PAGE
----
People give with motives of prestige. The gift is given not to help but to glorify the giver. This gift probably would not be given at all if there was no chance of it being seen and praised. The source of this type of gift is not love but pride.

Are these examples wholly bad? At least the gift is given. If a gift is given with the wrong motives, is it better to not be given at all?

What is the one good way to give?

To give with love. To give because we can’t help giving. To give because the knowledge of a person or group in need wakens a desire that cannot be ignored. This is God’s way. It was because God so loved the world that he gave the greatest gift of all.

Another characteristic of the finest gifts is that they are made before they are asked for.

How do we match the methods of the church with the motives of the givers?

Why did it take the Corinthians such a long time to collect their gift? Why didn’t they just pass the plate one day and be done with it?

Apparently their pledge was for a very large amount. Most of us can only give a substantial amount if it is given over time. Paul had instructed the Corinthians in this matter:

1Co 16:1-2 ESV
(1) Now concerning the collection for the saints: as I directed the churches of Galatia, so you also are to do.
(2) On the first day of every week, each of you is to put something aside and store it up, as he may prosper, so that there will be no collecting when I come.

Is Paul trying to get them to give as much as he can get them to give?

Read verse 5 again. He is only asking that they give what they had already promised to give.
Paul is teaching a lesson on consistency. Christians must practice what they preach. If we make a pledge, we need to follow through with that pledge. Repetition is a method that all teachers use to get their students to learn concepts. Actions become habits through repetition. If we give regularly and consistently, we become givers who don’t need reminders and manipulative tactics.

2Co 9:6-10 ESV
(6) The point is this: whoever sows sparingly will also reap sparingly, and whoever sows bountifully will also reap bountifully.
(7) Each one must give as he has made up his mind, not reluctantly or under compulsion, for God loves a cheerful giver.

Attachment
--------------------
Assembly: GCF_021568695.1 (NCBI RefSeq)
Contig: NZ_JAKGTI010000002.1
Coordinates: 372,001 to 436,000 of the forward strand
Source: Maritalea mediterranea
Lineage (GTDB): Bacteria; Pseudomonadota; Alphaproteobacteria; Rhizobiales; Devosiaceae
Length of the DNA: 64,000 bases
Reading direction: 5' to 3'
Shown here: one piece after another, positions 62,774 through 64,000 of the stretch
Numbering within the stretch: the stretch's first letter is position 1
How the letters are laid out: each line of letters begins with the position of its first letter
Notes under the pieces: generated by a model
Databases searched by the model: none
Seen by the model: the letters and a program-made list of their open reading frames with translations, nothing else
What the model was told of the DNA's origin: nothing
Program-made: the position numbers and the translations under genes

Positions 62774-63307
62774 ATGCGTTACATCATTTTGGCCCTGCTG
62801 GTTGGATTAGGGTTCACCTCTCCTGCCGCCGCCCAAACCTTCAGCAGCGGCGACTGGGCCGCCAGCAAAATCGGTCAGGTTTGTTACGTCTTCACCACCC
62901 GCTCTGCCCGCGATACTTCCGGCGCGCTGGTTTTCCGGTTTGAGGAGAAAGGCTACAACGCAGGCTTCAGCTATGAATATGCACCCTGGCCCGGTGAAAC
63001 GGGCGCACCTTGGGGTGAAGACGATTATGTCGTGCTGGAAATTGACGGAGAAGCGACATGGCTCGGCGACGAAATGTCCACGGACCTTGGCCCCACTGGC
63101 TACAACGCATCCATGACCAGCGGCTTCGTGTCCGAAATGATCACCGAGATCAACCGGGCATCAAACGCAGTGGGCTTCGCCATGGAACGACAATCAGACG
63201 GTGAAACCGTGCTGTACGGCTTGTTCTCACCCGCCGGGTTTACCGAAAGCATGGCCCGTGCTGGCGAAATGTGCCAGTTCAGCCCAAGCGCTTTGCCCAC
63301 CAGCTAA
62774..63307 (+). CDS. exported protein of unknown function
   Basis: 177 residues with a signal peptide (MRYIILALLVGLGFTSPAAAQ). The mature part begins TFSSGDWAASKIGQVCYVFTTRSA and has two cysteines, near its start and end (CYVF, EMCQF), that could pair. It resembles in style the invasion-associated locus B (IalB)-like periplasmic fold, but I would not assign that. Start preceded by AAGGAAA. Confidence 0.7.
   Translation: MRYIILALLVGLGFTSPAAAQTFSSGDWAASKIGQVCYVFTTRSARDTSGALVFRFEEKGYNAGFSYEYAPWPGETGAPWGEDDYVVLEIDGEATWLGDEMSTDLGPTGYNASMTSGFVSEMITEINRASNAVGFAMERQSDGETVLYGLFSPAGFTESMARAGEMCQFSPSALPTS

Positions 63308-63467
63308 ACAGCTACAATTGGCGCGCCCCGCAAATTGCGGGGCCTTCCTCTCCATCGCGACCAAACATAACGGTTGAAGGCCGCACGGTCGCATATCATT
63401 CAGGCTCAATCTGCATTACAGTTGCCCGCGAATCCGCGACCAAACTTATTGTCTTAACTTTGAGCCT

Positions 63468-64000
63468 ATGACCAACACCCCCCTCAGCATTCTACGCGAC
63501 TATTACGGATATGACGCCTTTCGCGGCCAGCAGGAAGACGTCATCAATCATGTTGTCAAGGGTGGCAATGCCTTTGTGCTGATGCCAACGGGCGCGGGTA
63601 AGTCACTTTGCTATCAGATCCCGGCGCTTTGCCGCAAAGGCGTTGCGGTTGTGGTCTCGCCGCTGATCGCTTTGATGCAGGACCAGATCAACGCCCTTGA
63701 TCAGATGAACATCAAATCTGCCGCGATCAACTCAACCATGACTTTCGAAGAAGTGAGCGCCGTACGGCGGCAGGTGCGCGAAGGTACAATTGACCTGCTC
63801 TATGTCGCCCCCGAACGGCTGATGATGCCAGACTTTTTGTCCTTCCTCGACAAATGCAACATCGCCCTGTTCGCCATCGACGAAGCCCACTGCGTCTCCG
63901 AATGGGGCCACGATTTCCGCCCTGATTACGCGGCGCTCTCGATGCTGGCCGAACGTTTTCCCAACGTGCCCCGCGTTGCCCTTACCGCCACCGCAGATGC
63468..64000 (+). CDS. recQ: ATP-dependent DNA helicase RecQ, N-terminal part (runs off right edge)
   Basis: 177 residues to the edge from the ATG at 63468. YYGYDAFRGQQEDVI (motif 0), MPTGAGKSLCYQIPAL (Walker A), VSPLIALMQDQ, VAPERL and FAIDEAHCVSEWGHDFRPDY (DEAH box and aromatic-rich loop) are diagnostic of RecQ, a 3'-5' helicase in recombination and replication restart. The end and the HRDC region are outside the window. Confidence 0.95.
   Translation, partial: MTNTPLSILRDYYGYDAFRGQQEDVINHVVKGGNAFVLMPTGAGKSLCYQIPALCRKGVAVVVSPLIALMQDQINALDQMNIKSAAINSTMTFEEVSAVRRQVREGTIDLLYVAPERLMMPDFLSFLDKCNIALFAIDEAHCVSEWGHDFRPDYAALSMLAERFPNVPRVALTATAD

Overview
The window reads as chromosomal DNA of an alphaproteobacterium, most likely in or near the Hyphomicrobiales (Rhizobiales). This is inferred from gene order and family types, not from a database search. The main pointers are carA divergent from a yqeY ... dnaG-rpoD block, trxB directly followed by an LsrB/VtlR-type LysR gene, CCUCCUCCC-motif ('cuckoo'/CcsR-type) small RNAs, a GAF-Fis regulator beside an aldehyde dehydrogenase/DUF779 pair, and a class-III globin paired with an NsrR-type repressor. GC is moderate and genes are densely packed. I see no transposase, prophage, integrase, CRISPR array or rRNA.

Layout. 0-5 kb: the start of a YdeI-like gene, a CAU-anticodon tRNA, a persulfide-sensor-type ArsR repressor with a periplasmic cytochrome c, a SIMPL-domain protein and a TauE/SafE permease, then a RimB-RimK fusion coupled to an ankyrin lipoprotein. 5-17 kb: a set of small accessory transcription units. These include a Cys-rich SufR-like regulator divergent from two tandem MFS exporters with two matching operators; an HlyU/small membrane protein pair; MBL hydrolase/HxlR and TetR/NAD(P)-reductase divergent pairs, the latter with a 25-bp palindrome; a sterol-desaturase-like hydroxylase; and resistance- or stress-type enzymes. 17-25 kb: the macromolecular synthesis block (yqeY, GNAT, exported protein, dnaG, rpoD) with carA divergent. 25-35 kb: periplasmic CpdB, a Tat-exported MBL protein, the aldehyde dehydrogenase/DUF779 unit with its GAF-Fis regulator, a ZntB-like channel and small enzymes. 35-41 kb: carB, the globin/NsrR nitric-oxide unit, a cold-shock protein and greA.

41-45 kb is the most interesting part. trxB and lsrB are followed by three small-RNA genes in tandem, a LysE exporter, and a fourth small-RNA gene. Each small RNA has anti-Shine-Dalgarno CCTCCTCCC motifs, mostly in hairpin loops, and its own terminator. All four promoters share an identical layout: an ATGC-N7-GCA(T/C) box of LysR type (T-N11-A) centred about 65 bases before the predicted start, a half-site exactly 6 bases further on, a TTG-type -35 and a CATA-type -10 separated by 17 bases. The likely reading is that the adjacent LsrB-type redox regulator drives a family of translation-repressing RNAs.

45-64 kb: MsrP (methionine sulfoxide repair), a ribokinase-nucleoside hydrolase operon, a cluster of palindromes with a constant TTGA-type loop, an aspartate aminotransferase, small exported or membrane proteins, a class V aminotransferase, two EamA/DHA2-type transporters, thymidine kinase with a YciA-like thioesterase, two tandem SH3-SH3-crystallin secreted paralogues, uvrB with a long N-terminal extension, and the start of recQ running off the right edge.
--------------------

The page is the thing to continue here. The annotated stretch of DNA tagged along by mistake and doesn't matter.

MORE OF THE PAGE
(8) And God is able to make all grace abound to you, so that having all sufficiency in all things at all times, you may abound in every good work.
(9) As it is written, "He has distributed freely, he has given to the poor; his righteousness endures forever."
(10) He who supplies seed to the sower and bread for food will supply and multiply your seed for sowing and increase the harvest of your righteousness.

The law of Sowing and Reaping comes up throughout scripture.

Do you agree with the following statements:
You reap what you sow.
You reap in proportion to what you sow.
You reap the same kind of stuff that you sow.
Give me some examples of each.

How does this law apply to our giving?

How literally can we take this? Do generous people get money back?

Do any of you have any experience of giving as a form of investment?

Is giving to God a good investment?

Will God give back with interest, what we give to him?

Those who give more will be greatly blessed for their giving. This does not mean that we should give more simply to get more from God. The blessings we receive from giving may not be material blessings at all. To give for the purpose of getting reveals selfish motives.

What is the greatest blessing of giving?

The greatest blessing of all could be the knowledge that we have helped others in their need and that maybe, just maybe they have seen the Gospel through our giving.

What are the rules that Paul gives us for giving?

Each person must decide for themself what to give. Giving should never be a matter of doing what is expected or what provides the least embarrassment for the giver. Giving is a personal decision between the giver and God.

If I feel reluctant to give or compelled to give, should I give or not?

Are my only alternatives to either give reluctantly and with a bad attitude or not to give and have a good attitude?

How can we apply the law of sowing and reaping to a bad attitude about giving?

Describe a cheerful giver.

Who here has everything they need?

Verse 8 says that God is able to provide for every need and that in our abundance we can share. What would be your response if I were to tell you that I have been giving and in fact had given so much that some of my needs had gone unmet?

This passage may teach us as much about what our true needs are as it does about anything else. How much do we truly need?